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printing list containing unicode string

If i have a nested list, where the atoms are unicode strings, e.g.

# -*- coding: utf-8 -*-
ttt=[[u"",u""], [u"¦"],...]
print ttt

how can i print it without getting the u'\u1234' notation?
i.e. i want it print just like this: [[u""], ...]

I can of course write a loop then for each string use
"encode("utf-8")", but is there a easier way?

Thx.

Xah
xa*@xahlee.org
http://xahlee.org/

Sep 10 '07 #1
5 6870
On Mon, 2007-09-10 at 06:59 -0700, Xah Lee wrote:
If i have a nested list, where the atoms are unicode strings, e.g.

# -*- coding: utf-8 -*-
ttt=[[u"→",u"↑"], [u"αβγ"],...]
print ttt

how can i print it without getting the u'\u1234' notation?
i.e. i want it print just like this: [[u"→"], ...]

I can of course write a loop then for each string use
"encode("utf-8")", but is there a easier way?
It's not quite clear why you want to do this, but this is how you could
do it:

print repr(ttt).decode("unicode_escape").encode("utf-8")

However, I am getting the impression that this is a "How can I use 'X'
to achieve 'Y'?" question instead of the preferable "How can I achieve
'Y'?" type of question. In other words, printing the repr() of a list
might not be the best solution to reach the actual goal, which you have
not stated.

HTH,

--
Carsten Haese
http://informixdb.sourceforge.net
Sep 10 '07 #2
On Sep 10, 8:12 am, Carsten Haese <cars...@uniqsys.comwrote:
Xah Lee wrote:

If i have a nested list, where the atoms are unicode strings, e.g.

# -*- coding: utf-8 -*-
ttt=[[u"",u""], [u"¦"],...]
print ttt

how can i print it without getting the u'\u1234' notation?
i.e. i want it print just like this: [[u""], ...]


Carsten Haese wrote:

It's not quite clear why you want to do this, but this is how you
could
do it:

print repr(ttt).decode("unicode_escape").encode("utf-8")


Super! Thanks a lot.

About why i want to... i think it's just simpler and easier on the
eye?

here's a example output from my program:
[[u' ', 1022], [u'', 472], [u' ', 128], [u'w', 300], [u's', 12],
[u'|', 184],...]

wouldn't it be preferable if Python print like this by default...

Xah
xa*@xahlee.org
http://xahlee.org/

Sep 10 '07 #3
Google groups seems to be stripping my quotation marks lately.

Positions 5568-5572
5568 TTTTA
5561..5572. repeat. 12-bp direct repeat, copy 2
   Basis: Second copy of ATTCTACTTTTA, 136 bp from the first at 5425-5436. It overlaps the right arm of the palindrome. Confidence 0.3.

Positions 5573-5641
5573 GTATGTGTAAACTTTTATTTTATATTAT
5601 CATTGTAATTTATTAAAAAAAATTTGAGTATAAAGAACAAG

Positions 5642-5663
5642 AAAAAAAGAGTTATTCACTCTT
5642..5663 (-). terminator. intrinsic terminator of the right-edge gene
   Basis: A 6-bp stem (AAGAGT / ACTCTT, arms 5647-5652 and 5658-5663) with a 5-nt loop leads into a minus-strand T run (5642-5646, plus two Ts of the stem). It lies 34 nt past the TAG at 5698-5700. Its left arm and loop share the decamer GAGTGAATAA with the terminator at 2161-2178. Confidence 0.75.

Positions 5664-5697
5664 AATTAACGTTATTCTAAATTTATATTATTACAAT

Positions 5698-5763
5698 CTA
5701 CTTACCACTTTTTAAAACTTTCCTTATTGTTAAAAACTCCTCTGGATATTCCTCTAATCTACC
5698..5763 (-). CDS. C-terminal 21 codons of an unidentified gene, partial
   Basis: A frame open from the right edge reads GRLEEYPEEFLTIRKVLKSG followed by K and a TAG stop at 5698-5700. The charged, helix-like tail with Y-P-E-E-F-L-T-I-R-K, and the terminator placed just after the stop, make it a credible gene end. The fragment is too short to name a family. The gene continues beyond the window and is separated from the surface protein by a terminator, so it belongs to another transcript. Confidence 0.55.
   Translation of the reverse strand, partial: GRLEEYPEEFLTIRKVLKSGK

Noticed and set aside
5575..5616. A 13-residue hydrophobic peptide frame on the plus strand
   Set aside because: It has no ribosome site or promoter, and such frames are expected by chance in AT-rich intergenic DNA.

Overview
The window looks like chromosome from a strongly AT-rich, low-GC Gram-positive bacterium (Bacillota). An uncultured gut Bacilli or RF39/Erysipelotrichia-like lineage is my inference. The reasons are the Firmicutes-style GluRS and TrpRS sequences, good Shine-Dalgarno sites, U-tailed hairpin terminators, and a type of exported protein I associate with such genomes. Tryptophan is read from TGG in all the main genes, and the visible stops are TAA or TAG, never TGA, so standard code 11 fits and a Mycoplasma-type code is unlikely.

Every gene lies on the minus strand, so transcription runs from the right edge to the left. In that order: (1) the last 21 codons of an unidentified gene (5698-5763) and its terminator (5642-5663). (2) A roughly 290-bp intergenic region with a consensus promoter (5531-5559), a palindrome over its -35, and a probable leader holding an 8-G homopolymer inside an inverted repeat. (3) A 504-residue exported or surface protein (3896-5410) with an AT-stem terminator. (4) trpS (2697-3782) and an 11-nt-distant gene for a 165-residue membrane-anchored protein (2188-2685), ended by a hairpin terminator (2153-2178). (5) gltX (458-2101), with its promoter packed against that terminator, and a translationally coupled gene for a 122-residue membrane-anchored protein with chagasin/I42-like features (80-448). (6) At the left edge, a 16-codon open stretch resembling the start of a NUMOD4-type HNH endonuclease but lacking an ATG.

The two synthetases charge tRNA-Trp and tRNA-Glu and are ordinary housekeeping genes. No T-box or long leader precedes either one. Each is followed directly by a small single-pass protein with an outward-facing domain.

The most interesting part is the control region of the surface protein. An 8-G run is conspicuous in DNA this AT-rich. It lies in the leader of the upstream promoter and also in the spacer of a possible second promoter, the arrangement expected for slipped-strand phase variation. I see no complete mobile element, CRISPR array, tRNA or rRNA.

Here's a retry to post my previous message.

--------------------------------------------------------------

Xah Lee wrote:

If i have a nested list, where the atoms are unicode strings, e.g.
# -*- coding: utf-8 -*-
ttt=[[u"",u""], [u"¦"],...]
print ttt

how can i print it without getting the u'\u1234' notation?
i.e. i want it print just like this: [[u""], ...]


Carsten Haese wrote:

It's not quite clear why you want to do this, but this is how you
could do it:

print repr(ttt).decode("unicode_escape").encode("utf-8")


Super! Thanks a lot.

About why i want to... i think it's just simpler and easier on the
eye?

here's a example output from my program:
[[u' ', 1022], [u'', 472], [u' ', 128], [u'w', 300], [u's', 12],
[u'|', 184],...]

wouldn't it be preferable if Python print like this by default...

Xah
x...@xahlee.org
http://xahlee.org/

Sep 10 '07 #4
Xah Lee wrote:
This post is about some notes and corrections to a online article
regarding unicod and python.

--------------

by happenstance i was reading:

Unicode HOWTO
http://www.amk.ca/python/howto/unicode

Here's some problems i see:

No conspicuous authorship. (however, oddly, it has a conspicuous
acknowledgement of names listing.) (This problem is a indirect
consequence of communism fanatism ushered by OpenSource movement)
(Originally i was just going to write to the author on some
corrections.)

It's very wasteful of space. In most texts, the majority of the
code points are less than 127, or less than 255, so a lot of space is
occupied by zero bytes.